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Rules for Denying Debit Card Claims

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A customer has given his debit card PIN to his partner in Dec. 2010. The partner uses the card in Jan./Feb. 2011 to do $23,000 in ATM withdrawals and over $7,000 in POS transactions. Can the claim be denied because the customer did not change or protect the card and or PIN?

A literal reading of Regulation E's definition of "unauthorized electronic fund transfer" states that the term does not include a transfer made by an individual who was given the access device by the cardholder, unless the cardholder notifies the bank that the individual is no longer authorized to use it.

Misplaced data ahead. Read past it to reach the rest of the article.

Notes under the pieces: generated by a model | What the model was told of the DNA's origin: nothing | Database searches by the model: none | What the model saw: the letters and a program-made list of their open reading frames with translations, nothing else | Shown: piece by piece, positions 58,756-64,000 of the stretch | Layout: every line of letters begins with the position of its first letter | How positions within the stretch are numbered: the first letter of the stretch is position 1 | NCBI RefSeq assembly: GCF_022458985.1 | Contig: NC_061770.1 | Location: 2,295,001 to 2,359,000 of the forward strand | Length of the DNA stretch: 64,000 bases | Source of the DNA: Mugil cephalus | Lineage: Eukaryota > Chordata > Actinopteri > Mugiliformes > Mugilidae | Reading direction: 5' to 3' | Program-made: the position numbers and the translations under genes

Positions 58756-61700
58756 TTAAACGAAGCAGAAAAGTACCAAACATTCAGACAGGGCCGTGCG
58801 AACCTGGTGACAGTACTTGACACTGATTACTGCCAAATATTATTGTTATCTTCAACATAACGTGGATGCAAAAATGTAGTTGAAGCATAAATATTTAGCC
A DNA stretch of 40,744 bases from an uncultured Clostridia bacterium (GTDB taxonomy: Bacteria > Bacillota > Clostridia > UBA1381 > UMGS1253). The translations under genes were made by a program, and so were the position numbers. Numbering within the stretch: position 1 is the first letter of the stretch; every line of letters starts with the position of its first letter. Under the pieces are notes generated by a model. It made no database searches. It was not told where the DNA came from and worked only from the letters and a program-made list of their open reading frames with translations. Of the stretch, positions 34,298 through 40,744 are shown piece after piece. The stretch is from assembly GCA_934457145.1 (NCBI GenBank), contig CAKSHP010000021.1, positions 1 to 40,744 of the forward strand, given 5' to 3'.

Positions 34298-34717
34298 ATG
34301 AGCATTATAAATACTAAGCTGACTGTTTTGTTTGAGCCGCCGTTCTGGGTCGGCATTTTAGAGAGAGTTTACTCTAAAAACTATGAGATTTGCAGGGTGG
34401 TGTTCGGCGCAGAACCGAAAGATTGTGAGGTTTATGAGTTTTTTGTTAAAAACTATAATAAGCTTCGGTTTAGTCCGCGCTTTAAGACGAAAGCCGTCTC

I have often opined that if the card is returned to the cardholder's custody and subsequently taken by the previously authorized individual without new permission, transactions by the card thief would be unauthorized. There is nothing in the regulation or the Electronic Fund Transfer Act that supports that opinion other than the decided consumer-protection slant of the law and regulation.

A bank faced with $30,000 in purportedly unauthorized EFTs under the circumstances you've described would be justified, I think, to consider denying the claim based on the strict reading of the regulation, subject to the risk that a court suit by the customer might have a different result.

First published on 4/11/11

First published on 04/11/2011

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